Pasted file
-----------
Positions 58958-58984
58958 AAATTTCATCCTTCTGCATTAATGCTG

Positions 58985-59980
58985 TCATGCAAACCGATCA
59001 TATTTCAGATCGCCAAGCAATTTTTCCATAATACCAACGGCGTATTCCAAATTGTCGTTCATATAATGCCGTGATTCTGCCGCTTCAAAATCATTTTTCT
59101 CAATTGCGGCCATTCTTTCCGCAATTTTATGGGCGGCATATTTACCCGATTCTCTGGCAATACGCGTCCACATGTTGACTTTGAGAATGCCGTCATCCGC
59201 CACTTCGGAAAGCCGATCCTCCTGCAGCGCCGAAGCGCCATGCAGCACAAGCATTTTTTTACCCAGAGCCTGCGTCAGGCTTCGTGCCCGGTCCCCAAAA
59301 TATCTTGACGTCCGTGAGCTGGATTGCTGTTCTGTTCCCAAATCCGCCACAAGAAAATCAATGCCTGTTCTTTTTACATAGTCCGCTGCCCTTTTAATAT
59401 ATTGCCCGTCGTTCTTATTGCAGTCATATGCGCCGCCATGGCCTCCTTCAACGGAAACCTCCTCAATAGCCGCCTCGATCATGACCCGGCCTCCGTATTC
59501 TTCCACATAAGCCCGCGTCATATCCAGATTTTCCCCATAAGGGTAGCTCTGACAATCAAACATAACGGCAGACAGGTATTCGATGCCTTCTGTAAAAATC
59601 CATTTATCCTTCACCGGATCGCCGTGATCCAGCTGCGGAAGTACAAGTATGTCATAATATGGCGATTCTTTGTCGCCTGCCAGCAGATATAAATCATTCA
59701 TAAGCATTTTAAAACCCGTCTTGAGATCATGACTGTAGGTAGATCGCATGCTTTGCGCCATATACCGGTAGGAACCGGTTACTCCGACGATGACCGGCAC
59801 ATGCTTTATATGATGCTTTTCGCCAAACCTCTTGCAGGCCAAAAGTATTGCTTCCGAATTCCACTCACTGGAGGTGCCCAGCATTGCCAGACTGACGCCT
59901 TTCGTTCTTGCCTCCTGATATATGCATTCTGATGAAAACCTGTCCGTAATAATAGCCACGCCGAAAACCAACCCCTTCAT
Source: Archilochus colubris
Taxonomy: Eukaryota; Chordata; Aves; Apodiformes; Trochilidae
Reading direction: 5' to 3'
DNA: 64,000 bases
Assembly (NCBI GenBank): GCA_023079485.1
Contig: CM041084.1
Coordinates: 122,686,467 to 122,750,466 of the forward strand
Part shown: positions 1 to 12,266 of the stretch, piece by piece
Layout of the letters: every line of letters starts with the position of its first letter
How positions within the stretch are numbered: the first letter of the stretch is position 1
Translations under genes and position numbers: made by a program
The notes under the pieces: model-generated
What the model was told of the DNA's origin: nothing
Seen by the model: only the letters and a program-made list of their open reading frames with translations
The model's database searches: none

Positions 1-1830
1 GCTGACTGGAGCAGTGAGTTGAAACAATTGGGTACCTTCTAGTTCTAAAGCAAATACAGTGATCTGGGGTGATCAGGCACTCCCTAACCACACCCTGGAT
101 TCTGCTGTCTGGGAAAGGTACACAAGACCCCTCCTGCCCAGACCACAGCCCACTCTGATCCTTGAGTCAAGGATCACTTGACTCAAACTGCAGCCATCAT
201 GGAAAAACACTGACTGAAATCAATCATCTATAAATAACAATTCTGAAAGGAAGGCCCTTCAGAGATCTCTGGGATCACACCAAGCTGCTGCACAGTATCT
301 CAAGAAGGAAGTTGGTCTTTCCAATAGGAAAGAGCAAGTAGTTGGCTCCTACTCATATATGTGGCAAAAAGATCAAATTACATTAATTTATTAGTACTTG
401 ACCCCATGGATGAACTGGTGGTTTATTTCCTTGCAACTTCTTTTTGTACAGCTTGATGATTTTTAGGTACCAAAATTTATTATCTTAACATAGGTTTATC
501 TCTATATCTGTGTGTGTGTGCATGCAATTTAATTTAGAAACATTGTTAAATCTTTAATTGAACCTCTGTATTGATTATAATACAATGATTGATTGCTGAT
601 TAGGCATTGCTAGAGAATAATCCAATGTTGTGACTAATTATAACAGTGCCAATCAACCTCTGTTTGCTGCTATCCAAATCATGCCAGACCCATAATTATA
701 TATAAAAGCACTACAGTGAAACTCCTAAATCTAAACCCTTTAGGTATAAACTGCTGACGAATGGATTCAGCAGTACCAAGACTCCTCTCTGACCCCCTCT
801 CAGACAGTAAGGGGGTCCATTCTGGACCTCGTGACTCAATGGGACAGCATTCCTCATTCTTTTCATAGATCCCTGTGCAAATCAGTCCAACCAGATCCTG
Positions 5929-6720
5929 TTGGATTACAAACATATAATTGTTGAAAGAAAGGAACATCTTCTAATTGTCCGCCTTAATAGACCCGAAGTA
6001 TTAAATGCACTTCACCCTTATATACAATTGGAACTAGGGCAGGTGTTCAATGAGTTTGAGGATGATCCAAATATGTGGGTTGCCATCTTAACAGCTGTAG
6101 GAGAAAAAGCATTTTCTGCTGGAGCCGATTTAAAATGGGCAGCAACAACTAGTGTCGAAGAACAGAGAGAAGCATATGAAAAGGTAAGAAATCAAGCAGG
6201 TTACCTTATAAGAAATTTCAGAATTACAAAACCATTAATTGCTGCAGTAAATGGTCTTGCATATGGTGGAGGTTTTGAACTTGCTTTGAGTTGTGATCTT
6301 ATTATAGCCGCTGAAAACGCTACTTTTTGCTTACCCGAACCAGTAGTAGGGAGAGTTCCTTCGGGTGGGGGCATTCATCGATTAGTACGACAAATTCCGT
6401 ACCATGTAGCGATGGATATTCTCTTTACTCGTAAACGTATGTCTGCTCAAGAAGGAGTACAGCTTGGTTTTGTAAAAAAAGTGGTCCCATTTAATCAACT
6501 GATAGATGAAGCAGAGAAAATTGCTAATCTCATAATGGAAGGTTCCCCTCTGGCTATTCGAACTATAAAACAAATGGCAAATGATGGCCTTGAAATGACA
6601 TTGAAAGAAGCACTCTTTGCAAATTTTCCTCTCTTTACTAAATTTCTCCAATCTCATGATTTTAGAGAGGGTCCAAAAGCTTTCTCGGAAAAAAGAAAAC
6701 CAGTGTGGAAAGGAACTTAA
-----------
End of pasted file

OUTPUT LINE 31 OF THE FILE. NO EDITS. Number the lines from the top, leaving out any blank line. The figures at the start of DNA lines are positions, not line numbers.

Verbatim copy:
1 GCTGACTGGAGCAGTGAGTTGAAACAATTGGGTACCTTCTAGTTCTAAAGCAAATACAGTGATCTGGGGTGATCAGGCACTCCCTAACCACACCCTGGAT